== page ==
June 18th, 2008 22:10 EST
LONDON, England. Nasteh Dahir said he could die for something he loved: journalism. When you live in Somalia this determination takes on a different meaning as death lurks behind every corner. Hardly any correspondent dared to go to places that Dahir visited on a daily basis, fearlessly reporting for the BBC. It was during one of such errands that unknown fighters shot him in the chest and stomach. He left behind his pregnant wife and a 10-month-old son.
It was for Nasteh Dahir and other journalists who died on duty that the BBC dedicated a sculpture, unveiled on Monday. The cone-like modern construction made of glass and steel was installed on the top of the famous Broadcasting House building in the heart of London where numerous BBC correspondents learned the demanding craft of journalism before embarking on foreign assignments.
The sculpture, entitled Breathing, was designed by Jaume Plensa. The Spaniard, whose works are exhibited in Europe and the United States, won the international contest that drew some of the most acclaimed artists. The 32-feet high cone bears a text confronting death and life, silence and speech.
Among those who paid tribute to killed journalists was United Nations Secretary-General Ban Ki-moon. During his speech, Mr. Ban said that people should remember how much they owe to reporters who, risking their lives, inform the world about conflicts, crises, and wars.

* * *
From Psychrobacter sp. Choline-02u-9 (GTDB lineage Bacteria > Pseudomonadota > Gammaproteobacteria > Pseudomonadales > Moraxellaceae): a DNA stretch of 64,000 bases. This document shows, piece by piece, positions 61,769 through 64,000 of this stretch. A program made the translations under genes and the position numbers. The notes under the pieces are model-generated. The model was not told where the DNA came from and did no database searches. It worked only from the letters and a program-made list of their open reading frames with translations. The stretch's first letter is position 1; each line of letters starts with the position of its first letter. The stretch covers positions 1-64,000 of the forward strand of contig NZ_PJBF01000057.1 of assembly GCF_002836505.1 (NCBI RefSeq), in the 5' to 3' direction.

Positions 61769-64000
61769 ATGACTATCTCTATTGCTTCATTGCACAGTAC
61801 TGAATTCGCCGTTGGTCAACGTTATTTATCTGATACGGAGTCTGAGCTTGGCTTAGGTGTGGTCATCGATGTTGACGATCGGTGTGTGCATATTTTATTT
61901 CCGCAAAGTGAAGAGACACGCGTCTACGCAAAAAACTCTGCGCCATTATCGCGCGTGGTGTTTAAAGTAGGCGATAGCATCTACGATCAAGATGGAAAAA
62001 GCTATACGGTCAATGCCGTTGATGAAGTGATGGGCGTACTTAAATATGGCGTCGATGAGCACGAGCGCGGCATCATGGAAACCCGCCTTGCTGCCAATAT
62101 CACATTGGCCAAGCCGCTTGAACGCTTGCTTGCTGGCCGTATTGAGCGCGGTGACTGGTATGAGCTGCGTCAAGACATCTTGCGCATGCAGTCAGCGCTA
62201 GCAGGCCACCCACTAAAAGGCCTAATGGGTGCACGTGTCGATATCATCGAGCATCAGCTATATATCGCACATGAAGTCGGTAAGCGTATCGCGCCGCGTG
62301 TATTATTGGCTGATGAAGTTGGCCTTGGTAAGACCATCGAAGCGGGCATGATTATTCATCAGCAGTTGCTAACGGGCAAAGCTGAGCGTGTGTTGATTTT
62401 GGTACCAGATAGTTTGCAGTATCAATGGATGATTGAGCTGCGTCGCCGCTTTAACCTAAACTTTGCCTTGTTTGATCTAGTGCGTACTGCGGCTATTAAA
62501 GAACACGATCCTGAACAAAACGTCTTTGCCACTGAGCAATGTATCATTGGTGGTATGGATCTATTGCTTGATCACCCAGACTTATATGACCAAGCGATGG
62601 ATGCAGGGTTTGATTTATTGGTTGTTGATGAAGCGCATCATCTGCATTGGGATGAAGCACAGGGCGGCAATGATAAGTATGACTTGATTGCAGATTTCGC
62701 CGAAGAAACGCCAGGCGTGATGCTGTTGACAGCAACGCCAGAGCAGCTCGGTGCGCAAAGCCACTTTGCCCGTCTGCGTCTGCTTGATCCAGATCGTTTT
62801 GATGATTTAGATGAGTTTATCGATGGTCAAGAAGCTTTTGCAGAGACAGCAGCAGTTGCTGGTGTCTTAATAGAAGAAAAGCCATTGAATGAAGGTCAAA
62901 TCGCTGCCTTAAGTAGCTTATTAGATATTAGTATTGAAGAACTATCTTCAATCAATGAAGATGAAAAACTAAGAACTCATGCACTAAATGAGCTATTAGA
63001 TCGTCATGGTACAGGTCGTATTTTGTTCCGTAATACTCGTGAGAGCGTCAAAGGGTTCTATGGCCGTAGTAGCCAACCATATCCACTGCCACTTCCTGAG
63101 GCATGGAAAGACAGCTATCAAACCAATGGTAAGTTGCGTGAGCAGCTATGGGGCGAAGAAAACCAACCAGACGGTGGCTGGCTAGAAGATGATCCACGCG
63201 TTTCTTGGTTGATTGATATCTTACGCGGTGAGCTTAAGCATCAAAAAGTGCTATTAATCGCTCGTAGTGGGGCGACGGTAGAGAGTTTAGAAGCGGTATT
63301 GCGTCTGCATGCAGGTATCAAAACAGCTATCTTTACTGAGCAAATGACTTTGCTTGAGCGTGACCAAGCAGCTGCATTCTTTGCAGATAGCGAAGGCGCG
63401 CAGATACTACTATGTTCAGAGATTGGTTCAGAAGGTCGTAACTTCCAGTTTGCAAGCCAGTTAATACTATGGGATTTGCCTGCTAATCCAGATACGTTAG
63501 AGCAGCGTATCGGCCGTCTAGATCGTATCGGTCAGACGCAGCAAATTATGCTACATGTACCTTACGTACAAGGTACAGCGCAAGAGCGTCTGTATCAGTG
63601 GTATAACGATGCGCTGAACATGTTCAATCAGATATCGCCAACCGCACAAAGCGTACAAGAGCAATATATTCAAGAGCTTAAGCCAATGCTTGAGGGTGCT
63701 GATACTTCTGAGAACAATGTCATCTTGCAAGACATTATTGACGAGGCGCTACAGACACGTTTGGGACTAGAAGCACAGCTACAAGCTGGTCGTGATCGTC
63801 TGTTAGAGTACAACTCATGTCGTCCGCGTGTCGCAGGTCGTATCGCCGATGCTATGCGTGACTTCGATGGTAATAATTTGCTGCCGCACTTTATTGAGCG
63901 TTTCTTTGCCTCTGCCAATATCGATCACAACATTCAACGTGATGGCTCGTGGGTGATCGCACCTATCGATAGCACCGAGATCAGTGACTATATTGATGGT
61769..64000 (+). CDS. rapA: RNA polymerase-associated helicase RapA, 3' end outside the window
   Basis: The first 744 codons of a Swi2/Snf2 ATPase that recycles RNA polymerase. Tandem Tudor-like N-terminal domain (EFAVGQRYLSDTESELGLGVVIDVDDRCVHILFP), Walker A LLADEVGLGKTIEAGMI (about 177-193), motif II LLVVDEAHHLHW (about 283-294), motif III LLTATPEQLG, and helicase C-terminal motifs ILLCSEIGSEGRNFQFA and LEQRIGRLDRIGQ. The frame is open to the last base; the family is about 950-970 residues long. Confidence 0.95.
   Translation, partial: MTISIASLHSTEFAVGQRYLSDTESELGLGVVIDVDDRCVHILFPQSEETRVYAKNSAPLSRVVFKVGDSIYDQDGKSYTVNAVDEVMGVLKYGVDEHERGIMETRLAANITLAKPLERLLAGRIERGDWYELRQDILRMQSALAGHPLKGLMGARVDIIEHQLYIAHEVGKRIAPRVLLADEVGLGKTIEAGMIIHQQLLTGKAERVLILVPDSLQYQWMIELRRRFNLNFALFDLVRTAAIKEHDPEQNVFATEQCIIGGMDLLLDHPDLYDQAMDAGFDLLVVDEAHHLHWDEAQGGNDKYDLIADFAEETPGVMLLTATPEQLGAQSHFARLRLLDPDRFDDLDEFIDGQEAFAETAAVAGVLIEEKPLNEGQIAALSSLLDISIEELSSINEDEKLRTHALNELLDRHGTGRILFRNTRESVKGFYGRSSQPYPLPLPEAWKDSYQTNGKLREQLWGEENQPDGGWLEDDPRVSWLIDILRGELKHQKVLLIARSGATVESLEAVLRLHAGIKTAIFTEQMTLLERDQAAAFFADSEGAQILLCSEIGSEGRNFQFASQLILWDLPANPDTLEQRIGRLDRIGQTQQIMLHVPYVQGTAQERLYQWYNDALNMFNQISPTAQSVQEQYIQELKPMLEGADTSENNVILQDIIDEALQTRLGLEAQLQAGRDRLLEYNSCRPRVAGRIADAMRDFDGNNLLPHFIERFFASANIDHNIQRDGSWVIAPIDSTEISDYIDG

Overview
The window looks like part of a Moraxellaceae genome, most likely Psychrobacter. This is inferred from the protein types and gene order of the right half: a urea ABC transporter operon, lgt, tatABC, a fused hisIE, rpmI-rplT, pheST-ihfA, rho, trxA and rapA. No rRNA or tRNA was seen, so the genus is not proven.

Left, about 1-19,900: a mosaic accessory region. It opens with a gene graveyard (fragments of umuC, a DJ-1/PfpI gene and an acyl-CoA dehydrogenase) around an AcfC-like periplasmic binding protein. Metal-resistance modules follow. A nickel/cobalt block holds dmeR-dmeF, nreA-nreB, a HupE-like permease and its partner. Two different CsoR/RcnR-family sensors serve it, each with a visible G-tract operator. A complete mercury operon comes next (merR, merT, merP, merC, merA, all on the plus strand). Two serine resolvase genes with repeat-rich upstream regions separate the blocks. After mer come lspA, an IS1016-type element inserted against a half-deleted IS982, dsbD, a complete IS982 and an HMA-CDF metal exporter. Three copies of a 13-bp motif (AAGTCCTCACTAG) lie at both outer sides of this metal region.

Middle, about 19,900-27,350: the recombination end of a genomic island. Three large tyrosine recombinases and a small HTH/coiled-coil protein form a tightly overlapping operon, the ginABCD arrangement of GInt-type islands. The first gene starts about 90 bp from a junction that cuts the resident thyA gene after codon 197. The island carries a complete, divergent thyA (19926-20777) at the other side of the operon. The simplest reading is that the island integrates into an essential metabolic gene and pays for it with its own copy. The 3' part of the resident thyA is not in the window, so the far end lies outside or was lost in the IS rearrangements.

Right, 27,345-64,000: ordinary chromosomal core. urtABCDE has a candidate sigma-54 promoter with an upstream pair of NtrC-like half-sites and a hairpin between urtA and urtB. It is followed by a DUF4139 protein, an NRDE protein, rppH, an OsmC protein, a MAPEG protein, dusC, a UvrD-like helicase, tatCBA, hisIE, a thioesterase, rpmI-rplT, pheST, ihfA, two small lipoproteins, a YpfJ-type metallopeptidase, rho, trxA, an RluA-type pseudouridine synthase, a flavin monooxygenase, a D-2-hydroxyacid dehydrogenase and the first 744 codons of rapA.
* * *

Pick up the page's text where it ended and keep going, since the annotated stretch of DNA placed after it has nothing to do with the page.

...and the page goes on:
Looking at the memorial, the secretary general said that "it stood in tribute to all those who have sacrificed their lives so that the rest of us could be informed." But Mr. Ban added that the sculpture - beautifully lighted for 30 minutes every night - was also a sign for journalists around the world that their job was widely appreciated.
"But it is also for those who survive, those who are out there right now - risking their lives to report what they uncover in the face of deadly threats," said the secretary general.
Probably the most touching words came from Rodney Pinder, director of the International News Safety Institute. "These men and women are the unsung heroes of democracy, for without a free press there can be no freedom," Mr. Pinder said. "This shaft of light in the capital of international journalism is a visual reminder of their sacrifice."
In the same spirit spoke Sir Michael Lyons, the chairman of BBC. "The implicit contract, whereby journalists place their lives at risk to help us understand the world and its events better, needs to be reaffirmed," he said. Mr. Lyons acknowledged that only during such ceremonies, media people who sacrificed their lives are remembered and properly valued.
Jeremy Bowen, a long-time British war correspondent, said that never before have journalists become targets as often as these days. According to the BBC, in the past decade, two media people were killed every week. In his latest article, Mr. Bowen wrote, "With so many risks out there, the unfortunate truth is that surviving in a war, even for the most experienced and best trained, requires a strong element of luck. And people`s luck runs out."
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